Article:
Arts & Life, Features, Fine & Performing Arts

Artist Tomisin Oluwole expresses herself in the abstract

Born and raised in Jamaica, Tomisin Oluwole relocated to California alone at 17 years old in order to pursue a degree in Fashion Merchandising from California State University, Long Beach.

Seven years later, published poet and abstract artist Oluwole is continuing her education at CSULB to obtain her master’s degree in Linguistics, eager to take the next steps in her life.

“Coming to Long Beach from a foreign country alone wasn’t always easy,” Oluwole said. “I faced cultural differences, language barriers, social differences, homesickness, but I’m proud of the person I’ve become as a result. I get to study what I love in a beautiful and welcoming community.”

Artist, Tomisin Uwuole poses outside of her home in Long Beach.
Artist, Tomisin Uwuole poses outside of her home in Long Beach. Photo credit: Julissa Villalobos

Oluwole’s love for the arts first began when she was eight years old, in the form of abstract doodles and makeshift fashion shows featuring clothes taken from her family members’ closets.

Now, Oluwole expresses her creativity through abstract paintings, vivid poetry, and styling fashion.

“My eyes have always been drawn to bright colors, they communicate so much and they inspire me,” Oluwole said. “I wouldn’t be true to myself if I worked with dull colors. I like to create paintings that are captivating and warm, but my work also reflects the feelings of self.”

Her paintings depict delicate outlines of human faces and bodies with brightly colored backgrounds and unique contours of the subject. As an abstract artist, Oluwole hopes to evoke a feeling of familiarity in her audience.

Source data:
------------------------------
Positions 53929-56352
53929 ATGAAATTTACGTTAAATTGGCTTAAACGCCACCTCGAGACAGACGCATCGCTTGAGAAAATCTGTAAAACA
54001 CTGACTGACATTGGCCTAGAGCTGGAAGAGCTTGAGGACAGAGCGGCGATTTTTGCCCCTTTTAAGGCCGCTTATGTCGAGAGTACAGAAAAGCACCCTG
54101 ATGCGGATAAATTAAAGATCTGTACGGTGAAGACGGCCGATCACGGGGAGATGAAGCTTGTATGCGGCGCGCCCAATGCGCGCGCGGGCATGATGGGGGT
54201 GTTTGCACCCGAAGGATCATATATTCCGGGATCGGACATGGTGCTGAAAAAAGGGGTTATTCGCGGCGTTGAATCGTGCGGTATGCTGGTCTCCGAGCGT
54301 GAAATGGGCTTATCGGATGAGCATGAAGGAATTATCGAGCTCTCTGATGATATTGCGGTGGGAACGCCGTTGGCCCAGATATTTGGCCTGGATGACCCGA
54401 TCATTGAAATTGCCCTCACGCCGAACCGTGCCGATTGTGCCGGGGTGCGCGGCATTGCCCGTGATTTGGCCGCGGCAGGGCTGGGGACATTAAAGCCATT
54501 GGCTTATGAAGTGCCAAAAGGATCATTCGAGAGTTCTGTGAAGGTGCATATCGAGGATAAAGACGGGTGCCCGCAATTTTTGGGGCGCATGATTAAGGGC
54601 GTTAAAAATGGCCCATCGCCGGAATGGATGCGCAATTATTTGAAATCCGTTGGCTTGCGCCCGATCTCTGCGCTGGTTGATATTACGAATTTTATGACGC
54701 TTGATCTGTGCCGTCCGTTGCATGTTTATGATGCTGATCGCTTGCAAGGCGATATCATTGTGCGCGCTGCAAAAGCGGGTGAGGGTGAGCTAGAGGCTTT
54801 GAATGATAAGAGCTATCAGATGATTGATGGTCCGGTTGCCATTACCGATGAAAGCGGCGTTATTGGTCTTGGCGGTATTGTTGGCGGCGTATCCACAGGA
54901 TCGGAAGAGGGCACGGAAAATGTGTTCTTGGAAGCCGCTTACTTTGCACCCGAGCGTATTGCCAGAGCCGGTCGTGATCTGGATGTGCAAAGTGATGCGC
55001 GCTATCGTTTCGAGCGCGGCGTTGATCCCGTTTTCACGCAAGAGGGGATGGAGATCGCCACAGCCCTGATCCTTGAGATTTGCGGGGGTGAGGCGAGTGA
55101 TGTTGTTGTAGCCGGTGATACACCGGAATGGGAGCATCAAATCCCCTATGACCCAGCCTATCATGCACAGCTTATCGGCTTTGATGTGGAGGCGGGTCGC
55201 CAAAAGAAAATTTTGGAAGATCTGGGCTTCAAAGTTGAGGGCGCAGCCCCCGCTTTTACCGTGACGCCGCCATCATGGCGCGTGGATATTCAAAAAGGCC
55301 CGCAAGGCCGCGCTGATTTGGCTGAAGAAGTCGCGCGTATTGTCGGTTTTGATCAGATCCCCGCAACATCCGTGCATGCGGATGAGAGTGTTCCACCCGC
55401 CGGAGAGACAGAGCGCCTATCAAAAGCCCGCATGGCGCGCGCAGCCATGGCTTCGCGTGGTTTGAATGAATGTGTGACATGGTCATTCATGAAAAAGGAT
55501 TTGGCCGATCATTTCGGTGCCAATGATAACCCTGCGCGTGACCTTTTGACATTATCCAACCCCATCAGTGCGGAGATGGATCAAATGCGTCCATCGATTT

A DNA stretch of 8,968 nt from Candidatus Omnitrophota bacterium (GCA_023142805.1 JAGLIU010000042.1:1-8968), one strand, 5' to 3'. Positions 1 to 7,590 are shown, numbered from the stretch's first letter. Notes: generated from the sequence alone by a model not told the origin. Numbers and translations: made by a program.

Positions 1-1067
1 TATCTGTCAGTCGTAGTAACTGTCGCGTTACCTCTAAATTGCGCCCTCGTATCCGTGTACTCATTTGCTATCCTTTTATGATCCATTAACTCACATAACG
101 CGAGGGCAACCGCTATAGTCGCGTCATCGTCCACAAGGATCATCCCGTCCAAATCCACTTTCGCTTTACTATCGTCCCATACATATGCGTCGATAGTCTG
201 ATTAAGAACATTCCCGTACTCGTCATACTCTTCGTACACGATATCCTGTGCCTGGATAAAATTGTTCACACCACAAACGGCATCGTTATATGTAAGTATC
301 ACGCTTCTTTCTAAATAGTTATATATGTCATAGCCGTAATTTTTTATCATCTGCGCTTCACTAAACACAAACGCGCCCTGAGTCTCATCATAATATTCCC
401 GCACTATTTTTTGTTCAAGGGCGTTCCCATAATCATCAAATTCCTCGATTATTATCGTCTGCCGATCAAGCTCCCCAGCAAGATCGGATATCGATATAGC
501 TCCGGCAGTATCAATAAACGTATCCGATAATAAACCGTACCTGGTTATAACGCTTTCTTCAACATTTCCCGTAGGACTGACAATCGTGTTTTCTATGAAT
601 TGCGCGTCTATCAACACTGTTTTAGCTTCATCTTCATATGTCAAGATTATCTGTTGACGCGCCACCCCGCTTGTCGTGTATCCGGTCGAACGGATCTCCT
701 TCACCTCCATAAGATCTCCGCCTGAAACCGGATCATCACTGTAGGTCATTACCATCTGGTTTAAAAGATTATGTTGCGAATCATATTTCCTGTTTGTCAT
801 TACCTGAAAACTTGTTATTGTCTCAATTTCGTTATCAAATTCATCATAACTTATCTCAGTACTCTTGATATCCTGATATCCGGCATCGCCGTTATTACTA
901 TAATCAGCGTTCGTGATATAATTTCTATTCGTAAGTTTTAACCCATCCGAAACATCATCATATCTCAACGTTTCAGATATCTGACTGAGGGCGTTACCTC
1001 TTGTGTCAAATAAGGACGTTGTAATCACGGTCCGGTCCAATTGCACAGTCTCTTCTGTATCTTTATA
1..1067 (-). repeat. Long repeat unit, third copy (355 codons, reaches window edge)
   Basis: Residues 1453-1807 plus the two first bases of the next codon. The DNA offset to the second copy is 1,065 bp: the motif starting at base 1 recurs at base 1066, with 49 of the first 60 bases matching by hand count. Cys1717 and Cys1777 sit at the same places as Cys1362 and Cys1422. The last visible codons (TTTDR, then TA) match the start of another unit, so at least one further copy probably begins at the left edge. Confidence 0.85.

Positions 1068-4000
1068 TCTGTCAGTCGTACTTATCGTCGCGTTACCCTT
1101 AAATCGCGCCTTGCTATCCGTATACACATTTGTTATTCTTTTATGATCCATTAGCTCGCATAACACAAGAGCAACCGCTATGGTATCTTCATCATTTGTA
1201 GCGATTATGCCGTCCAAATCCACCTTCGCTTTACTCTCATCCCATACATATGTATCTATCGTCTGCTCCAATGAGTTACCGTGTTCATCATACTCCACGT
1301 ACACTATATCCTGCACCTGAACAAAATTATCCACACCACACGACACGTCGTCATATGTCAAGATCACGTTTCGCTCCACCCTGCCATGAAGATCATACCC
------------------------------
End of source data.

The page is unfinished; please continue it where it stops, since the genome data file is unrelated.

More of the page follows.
Artist, Tomisin Uwuole goes through her collection of work inside of her home in Long Beach.
Artist, Tomisin Uwuole goes through her collection of work inside of her home in Long Beach. Photo credit: Julissa Villalobos

“I always want my work to provoke some kind of thought, but everyone’s responses can be different,” she said. “I want people to feel something strong everytime they see my work, whether that be warmth or familiarity, I want it to evoke strong feelings within.”

Oluwole’s desire to inspire thoughts in others can also be recognized through her poetry. Her poetry book “Half Past in the A.M.: A Conversation Amongst Selves” was published in the summer of 2020, illustrating the many thoughts and voices Oluwole has.

The book consists of poetry about her experiences, scenarios created in her mind, and the thoughts and perspectives of others. Capturing human vulnerability and self discovery, “Half Past in the A.M.” was curated to inspire deep thoughts in readers.

One of her published poems reads:

“the brooding solitude of an artist’s mind
mystifies the reality that they are simply wallflowers
eavesdropping on the silent conversation
nature continues to present its pedestrians.”

Oluwole also hopes her poetry inspires others to see the arts in a new light.

“Language is art,” she said. “I notice how impactful language can be, and there is an art to it. Language is all we have as human beings, it’s an understated form of art. It’s so common and its beauty is so overlooked.”

Unfinished work by Tomisin Uwuole sit next to a completed painting inside the artist's home in Long Beach.
Unfinished work by Tomisin Uwuole sit next to a completed painting inside the artist’s home in Long Beach. Photo credit: Julissa Villalobos

To honor her love for language, Oluwole is currently working towards obtaining her master’s degree in Linguistics, and she is also working part-time on-campus teaching international students English as a Language Tutor. In her spare time, she continues to write poetry and create new abstract paintings.

As a multi-faceted artist, Oluwole encourages other creatives to take care of themselves and recognize the beauty of their own pieces.

“Never compare your work to someone else’s or doubt your own talent,” she said. “Art is anything if you really choose to see it. You don’t have to produce art for anyone other than yourself, you can create because it’s therapeutic. Create art just to create something beautiful.”

To learn more about Oluwole, visit her website. Her poetry book, “Half Past in the A.M.: A Conversation Amongst Selves” is available for purchase online on Amazon, Authorhouse and Barnes and Noble.

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